Tuesday, April 7, 2009


Many people have asked me how I felt at the time of my appointment at Acting Secretary General. They have been invariably surprised to learn that I did not feel the way most people would have felt in similar circumstances. To understand my feelings and my conception of the role of Secretary General – the nature of my religious and cultural background must first be understood. I should therefore like to outline not only my religious beliefs, but also my conception of human institutions and of the human situation itself.

As a Buddhist, I was trained to be tolerant of everything except intolerance. I was brought up not only to develop the spirit of tolerance, but also to cherish moral and spiritual qualities, especially modesty, humility, compassion, and most important, to attain a certain degree of emotional equilibrium. I was taught to control my emotions through a process of concentration and meditation. Of course, being human, and not yet having reached the stage of arahant or arhat (one who attains perfect enlightenment), I cannot completely “control” my emotions, but I must say that I am not really excited or excitable.

To understand my religious background, a brief explanation of certain ethical aspects of Buddhism will be necessary. Among the teachings of the Buddha are four features of meditation, the primary purpose of which is the attainment of moral and spiritual excellence: metta (good will or kindness), karuna (compassion), mudita (sympathetic joy), and upkkha (equanimity or equilibrium).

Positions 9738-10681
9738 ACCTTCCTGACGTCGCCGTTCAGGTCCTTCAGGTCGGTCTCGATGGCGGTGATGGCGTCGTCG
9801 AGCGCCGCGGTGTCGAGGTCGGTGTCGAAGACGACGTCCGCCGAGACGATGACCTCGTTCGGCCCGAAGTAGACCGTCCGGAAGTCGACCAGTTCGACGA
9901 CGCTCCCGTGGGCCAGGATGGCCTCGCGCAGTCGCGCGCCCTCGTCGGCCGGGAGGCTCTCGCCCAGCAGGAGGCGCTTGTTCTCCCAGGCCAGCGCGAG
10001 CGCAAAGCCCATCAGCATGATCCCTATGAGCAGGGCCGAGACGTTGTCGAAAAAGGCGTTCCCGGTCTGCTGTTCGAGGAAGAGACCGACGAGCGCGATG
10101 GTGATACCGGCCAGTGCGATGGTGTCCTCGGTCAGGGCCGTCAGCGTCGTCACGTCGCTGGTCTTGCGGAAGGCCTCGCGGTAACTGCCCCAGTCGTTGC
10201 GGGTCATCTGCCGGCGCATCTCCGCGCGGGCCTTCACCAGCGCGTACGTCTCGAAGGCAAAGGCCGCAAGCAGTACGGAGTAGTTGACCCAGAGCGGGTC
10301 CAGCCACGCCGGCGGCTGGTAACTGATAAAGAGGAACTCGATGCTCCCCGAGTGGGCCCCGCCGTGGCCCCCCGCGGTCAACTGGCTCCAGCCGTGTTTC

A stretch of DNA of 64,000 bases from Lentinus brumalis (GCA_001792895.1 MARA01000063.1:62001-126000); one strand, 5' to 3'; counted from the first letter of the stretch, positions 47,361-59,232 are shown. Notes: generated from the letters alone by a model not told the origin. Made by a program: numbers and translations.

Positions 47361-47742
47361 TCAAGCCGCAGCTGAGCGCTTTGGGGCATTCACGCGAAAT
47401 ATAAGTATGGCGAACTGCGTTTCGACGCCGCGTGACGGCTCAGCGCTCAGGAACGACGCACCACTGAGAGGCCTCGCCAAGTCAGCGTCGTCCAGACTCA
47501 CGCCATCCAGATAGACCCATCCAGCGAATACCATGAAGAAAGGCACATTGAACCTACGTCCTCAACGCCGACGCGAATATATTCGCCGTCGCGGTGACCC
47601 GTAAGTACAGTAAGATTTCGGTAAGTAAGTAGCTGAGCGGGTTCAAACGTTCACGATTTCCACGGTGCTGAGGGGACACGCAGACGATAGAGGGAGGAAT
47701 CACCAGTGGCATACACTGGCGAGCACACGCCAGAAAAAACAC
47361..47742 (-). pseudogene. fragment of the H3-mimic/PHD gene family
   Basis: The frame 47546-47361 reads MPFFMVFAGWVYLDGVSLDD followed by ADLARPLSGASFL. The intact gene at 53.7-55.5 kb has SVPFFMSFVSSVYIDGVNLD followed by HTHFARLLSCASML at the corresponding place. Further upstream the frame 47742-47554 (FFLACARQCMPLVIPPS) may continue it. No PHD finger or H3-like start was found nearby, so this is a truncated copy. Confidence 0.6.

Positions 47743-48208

A true Buddhist practices his metta to all, without distinction; Buddhists need to apply in their daily lives the teachings of metta even to those whom they have never seen before, and will not see afterwards. “Just as the sun shines on all, or the rain falls on all, without distinction,” metta embraces all beings impartially and spontaneously, expecting nothing in return, not even appreciation. Metta is impersonal love or good will, the opposite of sensuous craving or a burning, sensual fire that can turn into wrath, hatred, or revenge when not required. A true Buddhist has to practice metta to friends and foes alike.